“Some people are angry that Iran is opening to the world, but if you want to spout slogans, the people must not pay the price for it,” Iranian President Hassan Rohani said recently. His rebuke had a specific address: It was issued a day after the commander of the Iranian Revolutionary Guards Corps’ Quds Force, Qassem Soleimani, warned Bahrain that it and the entire region will go up in flames if it crosses the Corps’ red lines.”
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Soleimani’s unusual statement was a response to Bahrain’s decision to revoke the citizenship of the country’s top Shi’ite cleric, Sheikh Isa Qassim, and suspend the main Shi’ite opposition group, Al-Wefaq. It was soon followed by a much milder condemnation of Bahrain’s move by Iran’s Foreign Ministry, that left out Soleimani’s threat.
All three public statements are part of a political battle raging in Iran. Even Soleimani’s threat was aimed less at Bahrain than it was at a rival, Foreign Minister Mohammad Javad Zarif, in response to Zarif’s dismissal of Deputy Foreign Minister Hossein Amir-Abdollahian.
Amir-Abdollahian’s dismissal was part of a power struggle between Rohani’s government and the Revolutionary Guards over Iran’s foreign policy in the Middle East.
Rohani wants good relations with other countries in the region, especially the Gulf States, and seeks to reconcile with Saudi Arabia. He is opposed by a powerful coalition comprising the Revolutionary Guards, supreme leader Ali Khamenei and ultraconservative groups that fear a “Western invasion” of Iran in the wake of the nuclear agreement with the West.
But above all, this alliance seeks to settle accounts over its recent electoral losses to the reformers in the parliament and the Assembly of Experts.
The conservatives are already preparing for next year’s presidential election, and they don’t intend to leave any theater, domestic or foreign, open to a takeover by the reformists.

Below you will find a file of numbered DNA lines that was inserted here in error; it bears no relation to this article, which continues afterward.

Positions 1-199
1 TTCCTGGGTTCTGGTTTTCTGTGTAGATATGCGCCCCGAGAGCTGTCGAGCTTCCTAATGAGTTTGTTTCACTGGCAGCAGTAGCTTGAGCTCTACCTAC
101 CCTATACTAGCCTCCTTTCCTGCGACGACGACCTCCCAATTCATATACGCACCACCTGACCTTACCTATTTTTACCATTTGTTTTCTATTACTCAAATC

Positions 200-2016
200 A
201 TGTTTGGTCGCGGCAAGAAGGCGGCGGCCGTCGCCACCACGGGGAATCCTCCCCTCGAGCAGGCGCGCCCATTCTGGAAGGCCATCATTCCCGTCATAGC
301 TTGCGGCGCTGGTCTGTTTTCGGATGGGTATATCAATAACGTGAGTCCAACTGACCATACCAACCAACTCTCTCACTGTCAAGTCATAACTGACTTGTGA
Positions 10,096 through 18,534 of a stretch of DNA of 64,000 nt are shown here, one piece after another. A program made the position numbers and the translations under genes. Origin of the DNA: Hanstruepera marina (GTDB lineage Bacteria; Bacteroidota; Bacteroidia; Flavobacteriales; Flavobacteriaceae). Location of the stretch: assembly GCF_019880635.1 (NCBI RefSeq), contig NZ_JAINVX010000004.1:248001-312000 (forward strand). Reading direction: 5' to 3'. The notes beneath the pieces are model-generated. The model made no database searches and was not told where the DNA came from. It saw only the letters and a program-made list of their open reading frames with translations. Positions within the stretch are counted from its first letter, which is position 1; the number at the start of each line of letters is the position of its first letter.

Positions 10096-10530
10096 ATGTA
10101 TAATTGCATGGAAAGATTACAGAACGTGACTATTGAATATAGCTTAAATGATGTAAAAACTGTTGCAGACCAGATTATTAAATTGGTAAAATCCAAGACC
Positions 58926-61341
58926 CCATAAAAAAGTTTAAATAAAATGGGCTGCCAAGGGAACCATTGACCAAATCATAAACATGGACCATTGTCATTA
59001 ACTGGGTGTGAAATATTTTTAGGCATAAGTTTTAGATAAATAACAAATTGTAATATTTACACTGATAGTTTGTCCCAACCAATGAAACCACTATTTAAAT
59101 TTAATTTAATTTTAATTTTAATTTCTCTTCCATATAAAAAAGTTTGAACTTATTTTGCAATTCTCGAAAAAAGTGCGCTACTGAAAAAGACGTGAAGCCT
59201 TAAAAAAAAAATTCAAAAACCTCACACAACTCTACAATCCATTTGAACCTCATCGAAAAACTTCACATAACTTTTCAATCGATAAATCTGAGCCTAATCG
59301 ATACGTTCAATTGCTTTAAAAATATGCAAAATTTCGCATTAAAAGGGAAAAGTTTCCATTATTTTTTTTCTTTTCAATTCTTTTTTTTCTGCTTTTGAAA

Rohani’s opponents claim that Amir-Abdollahian’s dismissal, just three days after Zarif met with U.S. Secretary of State John Kerry, was a capitulation to American pressure.
“We aren’t happy with the fact that influential people like Abdollahian are leaving the government, but his absence won’t affect Iran’s support for the resistance,” said Alaeddin Boroujerdi, chairman of parliament’s National Security and Foreign Policy Committee.
His statement, which reflects the Revolutionary Guards’ position, was meant to warn Rohani against “deviating from the supreme leader’s instructions” and to make it clear that any change in Iran’s foreign policy would run into a wall.
Rohani didn’t need the warning; he knows what he’s dealing with. But he isn’t showing any signs of capitulation. Last week, his advisor on cultural affairs shot an arrow at Soleimani by demanding that he “focus on defending Shi’ite holy places in Iraq and Syria and not descend to the level of participating in conflicts between the president and the extremists.”
Amir-Abdollahian, a conservative who was very close to Suleimani, created a power center within the government that sought to block Iranian efforts at rapprochement with Saudi Arabia.
Over the past year, ever since the two countries severed ties over Riyadh’s execution of Nimr al-Nimr, a Saudi Shi’ite cleric, and the subsequent torching of the Saudi embassy in Tehran, he has accused Saudi Arabia of responsibility for Middle East terror and of working with the United States to overthrow the Iranian regime. According to reports from Iran, Washington politely asked Rohani to calm him down.
Firing him won’t be enough to bring about a Saudi-Iranian reconciliation, but it’s a strong signal that Iran plans to reconsider its policies. The deputy foreign minister doesn’t set Iran’s Middle East policy, but public diplomacy, which is expressed in part through personnel decisions and official statements, has great significance.
It’s evidently no accident that in the same week Amir-Abdollahian was fired, Iran announced a deal to buy 100 passenger planes from Boeing for $25 billion, the biggest deal between Iran and the United States since the Islamic revolution in 1979. The sale must be approved by the U.S. Treasury, which is responsible for implementing U.S. sanctions against Iran.
From the American perspective this is not only an important commercial deal, but also an additional channel through which to develop relations with Iran. And that is also why it attaches great importance to an Iranian-Saudi reconciliation.
As for Riyadh, a longstanding American ally which fears an American tilt toward Iran, it can’t be certain what Donald Trump’s policy would be should he be elected president. Thus it would prefer to establish the rules of the game before President Barack Obama leaves office, as long as it doesn’t have to pay too high a price for reconciliation with Iran.